When you hear the term “self-publishing”, what comes to mind? For me, it’s a crazy neighbour who’s sure her life story would top the best sellers list. She’s spent the last 20 years writing the manuscript (probably by hand) and has already picked Meryl Streep to play her in the film version.

Yeah, it’s hard to see self-published writers as being respectable, editorially approved authors. But times are changing. Helen Brown, Telegraph writer of Unleash your inner novelist, says that the public has a newfound respect for self-published authors. She writes, “Commentators who once derided ‘vanity published’ writers are now beginning to acknowledge an empowered DIY culture. It’s no longer publishing for rejects, but ‘alternative publishing’; a bold stance outside the homogenised mainstream.”

The perks are obvious: complete control over the editorial, advertising, distribution, format and artwork. Then again, the publishing industry would say that it’s their decisions on such aspects that make a book successful.

While it’s a risky enterprise, self-published books can be successful. Take the best-selling cookbook series 4 Ingredients, which was started by Australian entrepreneurs Rachael Bermingham and Kim McCosker who, after being repeatedly rejected by mainstream publishers, decided to self-publish. Their three books have sold over 2.5 million copies in three years. The secret to their success? Determination, self-belief and self-promotion. As soon as they had published their first cookbook and printed 2000 copies, they went straight to the newspapers with their unique story. In an interview with ABC, Bermingham says:

We rang every publisher in Australia and nobody wanted to know us…They said the cookbook market was saturated and our little book came out with no pictures in it; it wasn’t particularly fantastic to look at…It was easy, simple and cheap and everyone said, ‘the green cover won’t work and what’s this ugly number four on the front’…blah blah. In the industry’s eyes we did everything wrong from the get-go. But in hindsight we did everything right!

Before taking out a loan to fund your literary project, would-be authors should think the decision through carefully. Home Biz Notes offers some words of warning for anyone interested in self publishing.

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Why buy when you can borrow?

As if publishers weren’t nervous enough about the growing popularity of e-books (and the trend’s subsequent business challenges), they’ve got an unlikely new nemesis: public libraries. For the last year, libraries across the globe have been adding e-books to their catalogs. The reader downloads the book onto their computer, cell phone or e-reader – where it stays for two weeks before automatically expiring from the user’s account. Borrowers have access to just one e-book at a time and are put in a waiting list if their desired title is not available – just like with physical books.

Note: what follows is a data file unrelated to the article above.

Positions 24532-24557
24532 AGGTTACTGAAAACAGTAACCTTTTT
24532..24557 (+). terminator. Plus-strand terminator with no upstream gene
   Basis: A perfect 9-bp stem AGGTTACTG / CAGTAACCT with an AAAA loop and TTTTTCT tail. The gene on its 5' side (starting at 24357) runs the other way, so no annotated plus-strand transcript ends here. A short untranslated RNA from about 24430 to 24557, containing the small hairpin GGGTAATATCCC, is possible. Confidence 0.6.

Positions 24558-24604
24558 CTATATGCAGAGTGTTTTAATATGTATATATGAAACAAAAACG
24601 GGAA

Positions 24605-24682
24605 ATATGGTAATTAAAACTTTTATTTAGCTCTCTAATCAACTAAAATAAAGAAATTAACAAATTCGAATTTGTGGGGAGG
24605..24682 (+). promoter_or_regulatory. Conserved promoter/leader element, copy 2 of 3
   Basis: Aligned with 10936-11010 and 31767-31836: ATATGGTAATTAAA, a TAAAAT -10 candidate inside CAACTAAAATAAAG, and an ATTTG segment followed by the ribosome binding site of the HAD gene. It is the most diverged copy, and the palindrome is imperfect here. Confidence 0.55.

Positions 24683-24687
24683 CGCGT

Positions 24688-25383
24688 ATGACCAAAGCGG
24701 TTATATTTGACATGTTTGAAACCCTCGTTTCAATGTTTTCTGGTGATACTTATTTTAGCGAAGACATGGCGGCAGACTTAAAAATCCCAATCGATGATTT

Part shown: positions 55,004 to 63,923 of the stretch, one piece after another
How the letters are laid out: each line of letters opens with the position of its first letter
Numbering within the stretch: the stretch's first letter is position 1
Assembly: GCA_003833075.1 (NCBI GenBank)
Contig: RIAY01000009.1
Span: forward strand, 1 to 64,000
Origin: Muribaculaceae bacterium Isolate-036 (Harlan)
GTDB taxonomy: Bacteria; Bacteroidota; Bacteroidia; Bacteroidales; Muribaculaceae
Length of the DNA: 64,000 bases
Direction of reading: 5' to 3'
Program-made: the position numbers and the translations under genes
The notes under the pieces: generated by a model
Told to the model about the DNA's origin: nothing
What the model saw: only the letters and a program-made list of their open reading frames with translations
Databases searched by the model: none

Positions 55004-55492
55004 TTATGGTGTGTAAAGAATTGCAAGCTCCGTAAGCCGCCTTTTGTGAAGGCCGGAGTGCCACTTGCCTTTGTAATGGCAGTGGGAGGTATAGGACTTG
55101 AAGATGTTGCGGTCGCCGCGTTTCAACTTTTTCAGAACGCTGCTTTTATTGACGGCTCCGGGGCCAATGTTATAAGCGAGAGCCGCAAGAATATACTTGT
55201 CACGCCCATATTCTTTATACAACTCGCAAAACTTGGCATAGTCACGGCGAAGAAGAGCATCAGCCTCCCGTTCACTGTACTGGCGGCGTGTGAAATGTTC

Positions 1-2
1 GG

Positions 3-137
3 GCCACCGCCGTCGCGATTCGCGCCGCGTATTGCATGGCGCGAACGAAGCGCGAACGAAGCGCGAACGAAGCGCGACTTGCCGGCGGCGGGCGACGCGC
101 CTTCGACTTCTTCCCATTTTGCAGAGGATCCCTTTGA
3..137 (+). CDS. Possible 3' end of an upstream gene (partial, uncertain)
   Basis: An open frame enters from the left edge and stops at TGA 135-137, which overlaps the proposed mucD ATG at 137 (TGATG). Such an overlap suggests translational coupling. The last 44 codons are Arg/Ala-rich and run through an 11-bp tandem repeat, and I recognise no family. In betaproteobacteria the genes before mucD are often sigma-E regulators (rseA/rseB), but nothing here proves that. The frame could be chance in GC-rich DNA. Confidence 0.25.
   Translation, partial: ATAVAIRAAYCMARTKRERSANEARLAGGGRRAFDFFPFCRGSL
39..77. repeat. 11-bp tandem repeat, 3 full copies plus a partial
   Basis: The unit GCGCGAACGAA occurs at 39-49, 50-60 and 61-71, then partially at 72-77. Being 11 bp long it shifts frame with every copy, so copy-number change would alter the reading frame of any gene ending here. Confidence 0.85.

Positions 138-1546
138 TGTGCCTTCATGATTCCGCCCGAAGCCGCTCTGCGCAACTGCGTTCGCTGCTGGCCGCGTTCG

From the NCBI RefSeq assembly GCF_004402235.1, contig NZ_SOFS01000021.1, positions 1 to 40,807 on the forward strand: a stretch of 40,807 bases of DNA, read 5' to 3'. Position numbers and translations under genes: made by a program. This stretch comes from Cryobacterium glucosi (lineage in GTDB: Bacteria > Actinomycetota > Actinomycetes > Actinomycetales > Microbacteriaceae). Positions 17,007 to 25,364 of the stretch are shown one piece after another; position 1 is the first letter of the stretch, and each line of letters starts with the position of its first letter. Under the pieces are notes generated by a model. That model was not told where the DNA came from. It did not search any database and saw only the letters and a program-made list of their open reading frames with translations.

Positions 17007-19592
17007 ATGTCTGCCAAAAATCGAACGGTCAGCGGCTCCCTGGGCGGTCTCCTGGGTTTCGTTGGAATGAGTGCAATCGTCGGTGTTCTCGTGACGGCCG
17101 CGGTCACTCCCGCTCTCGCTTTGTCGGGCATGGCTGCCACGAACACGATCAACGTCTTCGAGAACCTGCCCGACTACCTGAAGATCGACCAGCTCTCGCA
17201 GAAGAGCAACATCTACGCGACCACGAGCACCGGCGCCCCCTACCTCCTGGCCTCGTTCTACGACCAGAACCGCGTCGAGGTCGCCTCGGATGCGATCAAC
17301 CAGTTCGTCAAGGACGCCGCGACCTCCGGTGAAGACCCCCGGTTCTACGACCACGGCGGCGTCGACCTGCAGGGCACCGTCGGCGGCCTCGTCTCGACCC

The company responsible is OverDrive, a digital media service providing libraries with the necessary infrastructure to lend e-books. To date, OverDrive partners with 8,500 libraries in the US, Canada, Australia, Ireland, Mexico, New Zealand, Singapore, Taiwan, Turkey and the UK. The New York Public Library, for example, has about 18,300 e-book titles. Watch a short interview with OverDrive CEO Steve Potash:

Scholastic have their own personal platform: a subscription-based e-book collection called bookflix. Available in 500 libraries worldwide, it offers children their favourite titles in digital form – all supplemented with educational videos and interactive games.

While the increasing popularity of borrowing e-books bodes well for the health of literacy and reading worldwide (otherwise shown to be in decline), an article by the New York Times highlights the discontent expressed by publishers.

Publishers, inevitably, are nervous about allowing too much of their intellectual property to be offered free. Brian Murray, the chief executive of HarperCollins Publishers Worldwide, said [the library e-book] was “not a sustainable model for publishers or authors.”

Within the publishing world there’s a fear that consumers are becoming increasingly accustomed to receiving content for free. Macmillan chief executive John Sargent says this is the reason Macmillan’s books aren’t available in electronic form in public libraries. Publishers Simon & Schuster feel the same.